There is no shortage of movies based on successful books or series of books. Just look at some movies from 2011 that were based on books: The Girl with the Dragon Tattoo, Moneyball, The Help, Winnie the Pooh, The Descendants, Harry Potter and the Deathly Hallows Pt. 2, Hugo, Extremely Loud and Incredibly Close, Tinker Tailor Soldier Spy, Twilight: Breaking Dawn Pt. 1, and more.
Due out in 2012 are film adaptations of The Hobbit, Fahrenheit 451, The Great Gatsby, World War Z, Abraham Lincoln: Vampire Hunter, The Wettest County, the second part of Twilight: Breaking Dawn, and really that’s just the tip of the iceberg.
Most of the ones listed above don’t concern me: The Hobbit should be good due to the reputation of The Lord of the Rings; The Great Gatsby looks to be in good shape from what I’ve seen so far; and the rest I haven’t read, but the films are looking to be pretty good.
But the one that most concerns me most is one that I didn’t list, The Hunger Games, which is set to hit theaters on March 23, and part of the reason it concerns me is because of one of the adaptations I did list: Twilight.
Twilight, both the books and the movies, have a rabid fan base. There’s “Team Jacob” and “Team Edward”. There’s the whole vampire/werewolf thing going on. And there’s the supposedly great love story. Or is that stories? I don’t know, I haven’t read the books or seen the films, and for that I count myself as better off.
What worries me about The Hunger Games is, first, the adaptation itself, and second, the movie’s marketing (which is where Twilight comes into the picture, for all you Twi-hards).
The series of The Hunger Games novels are near and dear to me; well, the first two are at least, as I have yet to read Mockingjay. But a couple summers ago, I read both The Hunger Games and Catching Fire within a matter of about a week. The story was enthralling, and the books are both very fast, easy reads. There is a great story of love, lots of action, and a great assortment of well-developed characters. All of which scares me about the film version of Suzanne Collins’s first Hunger Games novel: I don’t want it to be bad.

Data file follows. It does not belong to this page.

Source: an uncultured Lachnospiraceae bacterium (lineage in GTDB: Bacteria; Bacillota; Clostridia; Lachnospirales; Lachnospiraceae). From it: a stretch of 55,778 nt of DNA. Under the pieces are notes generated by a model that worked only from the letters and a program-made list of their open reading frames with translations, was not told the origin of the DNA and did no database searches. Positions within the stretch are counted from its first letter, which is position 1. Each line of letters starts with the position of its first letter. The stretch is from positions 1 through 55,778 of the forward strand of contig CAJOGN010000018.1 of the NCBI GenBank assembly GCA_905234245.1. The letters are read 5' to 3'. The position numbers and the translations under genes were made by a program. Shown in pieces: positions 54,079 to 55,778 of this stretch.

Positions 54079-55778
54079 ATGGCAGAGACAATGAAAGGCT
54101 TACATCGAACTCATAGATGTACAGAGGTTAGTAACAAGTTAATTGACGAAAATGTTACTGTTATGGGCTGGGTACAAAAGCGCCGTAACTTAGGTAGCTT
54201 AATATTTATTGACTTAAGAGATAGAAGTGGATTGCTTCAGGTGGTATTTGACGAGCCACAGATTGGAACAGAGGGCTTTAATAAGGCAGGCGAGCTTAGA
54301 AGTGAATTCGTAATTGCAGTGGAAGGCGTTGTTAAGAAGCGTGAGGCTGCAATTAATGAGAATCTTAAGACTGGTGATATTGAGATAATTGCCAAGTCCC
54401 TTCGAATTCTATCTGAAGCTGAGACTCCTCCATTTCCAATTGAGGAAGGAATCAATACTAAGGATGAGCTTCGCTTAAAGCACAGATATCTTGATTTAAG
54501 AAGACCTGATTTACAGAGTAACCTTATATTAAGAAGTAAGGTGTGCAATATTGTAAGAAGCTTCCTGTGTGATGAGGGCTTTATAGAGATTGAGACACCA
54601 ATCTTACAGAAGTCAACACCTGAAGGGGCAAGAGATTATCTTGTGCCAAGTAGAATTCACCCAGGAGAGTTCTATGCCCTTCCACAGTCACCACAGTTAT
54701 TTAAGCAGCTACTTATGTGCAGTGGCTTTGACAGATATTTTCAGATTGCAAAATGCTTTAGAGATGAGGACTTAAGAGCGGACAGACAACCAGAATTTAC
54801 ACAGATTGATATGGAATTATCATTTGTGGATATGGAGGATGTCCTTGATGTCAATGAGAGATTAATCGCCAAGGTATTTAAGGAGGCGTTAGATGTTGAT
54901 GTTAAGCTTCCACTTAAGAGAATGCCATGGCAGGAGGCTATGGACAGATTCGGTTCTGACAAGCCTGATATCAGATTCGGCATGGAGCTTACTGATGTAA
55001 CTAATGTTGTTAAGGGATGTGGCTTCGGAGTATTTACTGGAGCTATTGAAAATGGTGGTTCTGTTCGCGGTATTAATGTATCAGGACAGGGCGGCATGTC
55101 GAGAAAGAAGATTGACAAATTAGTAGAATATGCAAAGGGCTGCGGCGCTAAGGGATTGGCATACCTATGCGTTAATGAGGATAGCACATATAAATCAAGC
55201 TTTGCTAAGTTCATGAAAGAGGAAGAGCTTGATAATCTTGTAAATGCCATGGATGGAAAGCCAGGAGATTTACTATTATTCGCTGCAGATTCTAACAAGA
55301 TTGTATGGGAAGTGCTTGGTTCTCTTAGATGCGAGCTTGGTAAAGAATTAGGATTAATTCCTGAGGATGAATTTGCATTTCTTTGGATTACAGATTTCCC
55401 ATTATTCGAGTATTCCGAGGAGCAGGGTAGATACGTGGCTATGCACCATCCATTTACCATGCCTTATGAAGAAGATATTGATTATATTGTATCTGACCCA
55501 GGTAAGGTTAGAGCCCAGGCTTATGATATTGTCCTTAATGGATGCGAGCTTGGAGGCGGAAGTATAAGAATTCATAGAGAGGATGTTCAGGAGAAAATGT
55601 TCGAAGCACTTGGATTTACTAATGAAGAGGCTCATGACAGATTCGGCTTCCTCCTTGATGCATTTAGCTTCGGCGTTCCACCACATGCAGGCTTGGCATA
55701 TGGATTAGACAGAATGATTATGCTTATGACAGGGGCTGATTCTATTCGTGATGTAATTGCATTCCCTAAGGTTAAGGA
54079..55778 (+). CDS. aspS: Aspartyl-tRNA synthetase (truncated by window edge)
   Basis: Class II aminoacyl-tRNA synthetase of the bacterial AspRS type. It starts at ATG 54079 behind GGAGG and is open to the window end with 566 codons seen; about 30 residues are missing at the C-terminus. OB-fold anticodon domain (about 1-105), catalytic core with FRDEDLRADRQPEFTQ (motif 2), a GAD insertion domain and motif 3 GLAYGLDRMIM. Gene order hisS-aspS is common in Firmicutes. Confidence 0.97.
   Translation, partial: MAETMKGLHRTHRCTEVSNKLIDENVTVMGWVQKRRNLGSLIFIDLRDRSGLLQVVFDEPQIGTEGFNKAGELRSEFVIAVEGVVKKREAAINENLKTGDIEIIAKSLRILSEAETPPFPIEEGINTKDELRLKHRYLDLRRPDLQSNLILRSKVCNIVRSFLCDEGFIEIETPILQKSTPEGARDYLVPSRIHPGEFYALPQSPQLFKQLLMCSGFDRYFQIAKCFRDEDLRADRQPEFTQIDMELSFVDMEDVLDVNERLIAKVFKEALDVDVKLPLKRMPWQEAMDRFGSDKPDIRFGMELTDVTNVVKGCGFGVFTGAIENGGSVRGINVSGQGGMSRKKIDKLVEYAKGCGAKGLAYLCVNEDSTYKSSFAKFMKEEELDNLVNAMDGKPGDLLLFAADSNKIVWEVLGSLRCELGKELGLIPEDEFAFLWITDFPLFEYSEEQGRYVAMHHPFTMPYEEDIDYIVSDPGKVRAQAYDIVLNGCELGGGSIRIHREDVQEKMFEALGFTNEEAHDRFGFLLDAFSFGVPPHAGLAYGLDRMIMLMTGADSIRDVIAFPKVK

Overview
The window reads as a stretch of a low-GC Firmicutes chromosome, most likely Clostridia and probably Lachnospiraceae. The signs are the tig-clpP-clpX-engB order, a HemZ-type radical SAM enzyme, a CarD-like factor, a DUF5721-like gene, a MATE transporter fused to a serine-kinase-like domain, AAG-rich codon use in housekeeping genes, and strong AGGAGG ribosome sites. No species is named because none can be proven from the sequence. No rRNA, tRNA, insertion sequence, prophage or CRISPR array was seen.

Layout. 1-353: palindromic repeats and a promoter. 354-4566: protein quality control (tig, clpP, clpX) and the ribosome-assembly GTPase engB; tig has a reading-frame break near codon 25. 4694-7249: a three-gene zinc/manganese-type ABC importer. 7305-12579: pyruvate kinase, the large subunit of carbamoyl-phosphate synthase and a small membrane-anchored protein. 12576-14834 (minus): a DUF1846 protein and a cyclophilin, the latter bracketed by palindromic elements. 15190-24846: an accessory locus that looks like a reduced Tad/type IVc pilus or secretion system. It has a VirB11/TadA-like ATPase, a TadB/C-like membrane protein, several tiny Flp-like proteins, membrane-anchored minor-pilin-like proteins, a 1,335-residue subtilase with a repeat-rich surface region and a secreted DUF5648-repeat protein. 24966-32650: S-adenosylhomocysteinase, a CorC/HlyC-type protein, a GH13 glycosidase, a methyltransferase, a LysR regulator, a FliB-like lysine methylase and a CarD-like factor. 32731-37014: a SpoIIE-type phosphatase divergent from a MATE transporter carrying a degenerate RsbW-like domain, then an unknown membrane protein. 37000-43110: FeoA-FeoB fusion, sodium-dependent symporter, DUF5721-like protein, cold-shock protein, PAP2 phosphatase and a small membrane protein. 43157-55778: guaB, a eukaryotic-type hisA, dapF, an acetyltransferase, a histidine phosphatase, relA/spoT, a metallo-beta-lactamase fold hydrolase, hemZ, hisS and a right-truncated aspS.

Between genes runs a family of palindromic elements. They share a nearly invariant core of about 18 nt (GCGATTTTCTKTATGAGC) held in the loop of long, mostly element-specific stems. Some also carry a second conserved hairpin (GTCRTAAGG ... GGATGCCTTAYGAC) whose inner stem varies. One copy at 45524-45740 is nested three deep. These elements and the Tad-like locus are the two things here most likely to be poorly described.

To be fair, no one wants it to be bad. I don’t. Suzanne Collins doesn’t. Lionsgate, the company heading the production and distribution of the film, clearly doesn’t. But that doesn’t mean it will necessarily be good.
The problem with a book-to-film adaptation is the dynamic of it all: to hit a standard movie runtime, a script is typically about 100 pages long. Think about that, then, when you consider why so much is trimmed when you go from a book to a film. One must take a sometimes 300-400 page book and turn it into a 100-125 page script, if you want to hit a runtime between 100 and 120 minutes, which would be a pretty typical movie runtime. Of course, there are longer adapted films: The Girl with the Dragon Tattoo was over 150 minutes long. However, Dragon Tattoo is also a 600-page book, so there was more to try to keep in the film version while also trimming so much. Director David Fincher stated that Steve Zaillian essentially cut 380 pages out of the book in order to bring The Girl with the Dragon Tattoo to the big screen. And the film was still great. But there was also so much in Dragon Tattoo that could be cut out.